Published June 20, 2011
Home prices are still falling, unemployment is once again rising and the stock market lost ground every week in May.
But while the signs of a possible double-dip recession are increasing, this month's Financial Security Index poll discovered a frightening fact: Roughly half of Americans are dangerously unprepared for a personal financial emergency.
Bankrate's Financial Security Index poll for June found 24% of Americans have no emergency savings at all. Another 22% said their emergency savings would cover, at best, three months' worth of expenses.
Only one in four said they have six months' worth of expenses for use in emergency, the minimum recommended by many financial planning experts.
"It still looks like a lot of people are skating on very thin ice," says Frank Armstrong, a Certified Financial Planner and president of Investor Solutions in Miami.
Not surprisingly, higher-income earners were most likely to have a cushion of savings to fall back on. However, even this desirable demographic has surprisingly sparse savings levels.
"Those most likely to have an adequate savings cushion are individuals in their 50s and 60s, and higher-income households," says Greg McBride, CFA, senior financial analyst at Bankrate.com. "But even among these groups, at least half do not have six months' expenses in an emergency fund."
Certainly, there's one simple reason why millions of American households aren't prepared for the next recession. It's because they haven't recovered from the last one yet.
Job creation has been shockingly slow during the economic recovery, and in fact unemployment last month ticked up to 9.1%. According to McBride, more than 6 million Americans have been unemployed more than six months. Their emergency funds are low because they've had to drain them.
In that sense, the Financial Security Index's findings suggest a renewed recession could be particularly devastating to American households. In 2008, the country entered a recession after a long economic boom. If a recession occurred now, it'd be after several years of economic struggles for many families.
Eddie Reece, a psychotherapist who works with clients on financial issues, isn't surprised that many people with the apparent means to prepare for a rainy day are failing to do so.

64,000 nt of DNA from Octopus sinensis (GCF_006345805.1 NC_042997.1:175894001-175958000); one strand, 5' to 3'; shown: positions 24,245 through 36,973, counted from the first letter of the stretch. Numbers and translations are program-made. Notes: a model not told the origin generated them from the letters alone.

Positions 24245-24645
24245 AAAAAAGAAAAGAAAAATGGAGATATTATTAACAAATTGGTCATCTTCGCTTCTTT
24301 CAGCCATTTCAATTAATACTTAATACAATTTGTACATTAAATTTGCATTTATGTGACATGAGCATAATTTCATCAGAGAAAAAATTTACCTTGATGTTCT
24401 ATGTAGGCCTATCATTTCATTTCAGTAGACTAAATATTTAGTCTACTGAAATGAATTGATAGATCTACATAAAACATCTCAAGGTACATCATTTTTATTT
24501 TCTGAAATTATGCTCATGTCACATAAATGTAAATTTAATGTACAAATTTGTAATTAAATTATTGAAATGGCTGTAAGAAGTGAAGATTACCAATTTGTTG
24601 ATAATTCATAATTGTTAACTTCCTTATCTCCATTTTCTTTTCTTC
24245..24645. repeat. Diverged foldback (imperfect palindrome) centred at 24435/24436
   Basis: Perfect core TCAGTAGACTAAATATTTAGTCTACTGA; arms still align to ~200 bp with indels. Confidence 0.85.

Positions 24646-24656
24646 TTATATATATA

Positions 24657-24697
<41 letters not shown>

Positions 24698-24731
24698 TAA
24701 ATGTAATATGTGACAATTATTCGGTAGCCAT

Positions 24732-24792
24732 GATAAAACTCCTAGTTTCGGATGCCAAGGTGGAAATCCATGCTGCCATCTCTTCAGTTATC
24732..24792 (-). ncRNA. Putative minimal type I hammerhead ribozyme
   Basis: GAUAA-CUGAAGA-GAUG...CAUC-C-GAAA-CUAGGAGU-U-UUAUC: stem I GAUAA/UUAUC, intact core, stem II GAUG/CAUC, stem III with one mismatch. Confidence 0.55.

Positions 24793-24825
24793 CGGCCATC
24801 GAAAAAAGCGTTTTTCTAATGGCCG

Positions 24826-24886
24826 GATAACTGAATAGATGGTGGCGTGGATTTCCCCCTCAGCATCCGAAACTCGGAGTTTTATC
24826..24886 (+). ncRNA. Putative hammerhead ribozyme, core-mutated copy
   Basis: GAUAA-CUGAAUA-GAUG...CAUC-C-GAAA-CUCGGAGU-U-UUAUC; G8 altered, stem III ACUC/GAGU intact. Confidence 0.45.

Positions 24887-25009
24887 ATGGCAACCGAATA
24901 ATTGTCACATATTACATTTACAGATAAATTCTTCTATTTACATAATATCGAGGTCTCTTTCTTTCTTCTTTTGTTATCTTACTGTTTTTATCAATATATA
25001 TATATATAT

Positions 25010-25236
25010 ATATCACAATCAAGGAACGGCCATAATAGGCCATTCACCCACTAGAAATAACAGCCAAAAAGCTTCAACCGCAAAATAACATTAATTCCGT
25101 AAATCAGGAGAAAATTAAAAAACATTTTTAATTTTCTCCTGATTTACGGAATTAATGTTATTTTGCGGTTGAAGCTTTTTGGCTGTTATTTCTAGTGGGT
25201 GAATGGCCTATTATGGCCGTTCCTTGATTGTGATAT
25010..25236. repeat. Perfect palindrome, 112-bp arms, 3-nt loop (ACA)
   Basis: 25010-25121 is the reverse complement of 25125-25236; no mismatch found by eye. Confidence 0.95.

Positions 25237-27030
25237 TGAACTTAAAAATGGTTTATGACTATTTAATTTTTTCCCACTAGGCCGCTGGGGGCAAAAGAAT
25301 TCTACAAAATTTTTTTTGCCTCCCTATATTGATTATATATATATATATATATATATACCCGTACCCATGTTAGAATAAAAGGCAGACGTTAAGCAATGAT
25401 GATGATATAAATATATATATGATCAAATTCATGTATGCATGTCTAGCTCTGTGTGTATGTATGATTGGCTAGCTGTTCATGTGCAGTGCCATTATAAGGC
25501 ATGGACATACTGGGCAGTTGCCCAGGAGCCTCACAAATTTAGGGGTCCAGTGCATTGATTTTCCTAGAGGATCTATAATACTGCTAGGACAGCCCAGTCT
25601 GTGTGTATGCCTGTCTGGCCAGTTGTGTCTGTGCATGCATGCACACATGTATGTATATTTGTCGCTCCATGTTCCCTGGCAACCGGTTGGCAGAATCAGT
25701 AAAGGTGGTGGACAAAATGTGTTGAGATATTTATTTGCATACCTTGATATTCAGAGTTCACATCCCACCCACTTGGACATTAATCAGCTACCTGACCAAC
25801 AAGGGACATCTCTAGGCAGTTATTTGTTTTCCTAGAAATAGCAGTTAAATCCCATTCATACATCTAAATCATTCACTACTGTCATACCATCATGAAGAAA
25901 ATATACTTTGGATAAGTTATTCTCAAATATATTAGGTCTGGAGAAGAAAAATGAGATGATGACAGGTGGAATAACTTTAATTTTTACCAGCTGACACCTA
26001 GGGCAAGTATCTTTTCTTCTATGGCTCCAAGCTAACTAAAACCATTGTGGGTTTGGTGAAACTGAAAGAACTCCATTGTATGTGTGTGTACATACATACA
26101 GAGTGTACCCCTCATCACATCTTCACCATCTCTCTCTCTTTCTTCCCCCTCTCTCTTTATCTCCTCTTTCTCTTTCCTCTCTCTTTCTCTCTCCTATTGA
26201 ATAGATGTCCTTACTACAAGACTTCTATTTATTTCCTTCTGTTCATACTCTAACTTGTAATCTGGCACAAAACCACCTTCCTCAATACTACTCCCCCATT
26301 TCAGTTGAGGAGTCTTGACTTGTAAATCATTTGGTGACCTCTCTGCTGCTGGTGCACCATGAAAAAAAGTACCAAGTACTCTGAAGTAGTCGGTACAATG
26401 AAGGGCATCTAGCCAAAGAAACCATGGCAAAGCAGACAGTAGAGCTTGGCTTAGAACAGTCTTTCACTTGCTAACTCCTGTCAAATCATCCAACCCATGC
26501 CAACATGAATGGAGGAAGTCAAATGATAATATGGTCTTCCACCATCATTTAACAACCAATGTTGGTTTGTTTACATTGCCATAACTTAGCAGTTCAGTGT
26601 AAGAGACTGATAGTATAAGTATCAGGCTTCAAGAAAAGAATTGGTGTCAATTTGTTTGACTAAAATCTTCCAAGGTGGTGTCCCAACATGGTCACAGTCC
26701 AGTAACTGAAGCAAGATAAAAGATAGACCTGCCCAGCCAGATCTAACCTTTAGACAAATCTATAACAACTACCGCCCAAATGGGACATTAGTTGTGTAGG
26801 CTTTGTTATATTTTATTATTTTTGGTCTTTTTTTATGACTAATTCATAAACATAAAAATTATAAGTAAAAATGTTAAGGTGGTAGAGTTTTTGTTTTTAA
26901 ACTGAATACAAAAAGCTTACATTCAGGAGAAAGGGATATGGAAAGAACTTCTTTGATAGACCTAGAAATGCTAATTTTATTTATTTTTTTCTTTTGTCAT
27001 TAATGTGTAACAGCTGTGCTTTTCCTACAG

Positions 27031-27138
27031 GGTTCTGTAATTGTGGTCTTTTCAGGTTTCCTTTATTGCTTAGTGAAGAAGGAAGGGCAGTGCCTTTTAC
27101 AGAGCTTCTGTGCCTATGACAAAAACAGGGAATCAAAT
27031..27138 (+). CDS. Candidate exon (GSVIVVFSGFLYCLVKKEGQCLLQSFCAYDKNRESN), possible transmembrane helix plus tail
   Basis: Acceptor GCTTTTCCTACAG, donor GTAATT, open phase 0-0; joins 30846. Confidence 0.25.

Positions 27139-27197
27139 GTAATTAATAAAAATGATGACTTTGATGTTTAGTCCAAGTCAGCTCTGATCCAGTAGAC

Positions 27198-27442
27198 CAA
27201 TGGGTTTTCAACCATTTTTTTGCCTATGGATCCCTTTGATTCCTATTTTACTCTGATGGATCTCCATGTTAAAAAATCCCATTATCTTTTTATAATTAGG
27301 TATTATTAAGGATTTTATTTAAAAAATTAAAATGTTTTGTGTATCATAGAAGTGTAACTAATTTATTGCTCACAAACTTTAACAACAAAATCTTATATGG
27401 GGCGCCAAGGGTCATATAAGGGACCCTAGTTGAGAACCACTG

"Psychologically, the amount of money doesn't matter," Reece says. "What matters is the relationship someone has to money. So, if you have a very sensible relationship with money and do all the things you're supposed to be doing, you will have your emergency fund whether you're making $20,000 a year or $1 million a year."
Experts say too many people put off saving until they have extra money. All too often, that day never comes.
"It's like dieting," says Mark Cortazzo, CFP, and founder of Flat Fee Portfolios of Parsippany, N.J. "People feel as though they're sacrificing and feel like they have less."
As is often said about diets, his advice is to incorporate a sustainable savings routine into your everyday life. Keep your eye on long-term goals.
"If you get a raise, take half of the raise and add it to your savings and keep the other half," he says. "You're not taking anything away; you're just getting less of an increase."
If need be, put your savings systems on autopilot, such as direct deposit from your paycheck. "Make it palatable so that you can sustain it," says Kimberly Foss, CFP and president of Empyrion Wealth Management in Roseville, Calif.
Don't be afraid to start small. Those first few baby steps can put you on the path to surviving the next financial emergency. "If you can't save $500 per paycheck, start with $50," Foss says. "Then do $50 again on the second paycheck that month. The next month, bump the total saved up to $125 or $150. The following month, save $200."
This month's Financial Security Index also found more Americans feeling uncomfortable with their level of savings in general, 39% versus 35% in May. But on a brighter note, "consumers' comfort level with debt reached a new high, with 26% saying they're more comfortable and only 19% saying they're less comfortable with their debt relative to 12 months ago," says McBride.
The Financial Security Index for June was down slightly, to 97.8, from 98.5 in May. While minor, the drop could indicate that the succession of natural disasters and negative economic news is beginning to wear on the minds of consumers.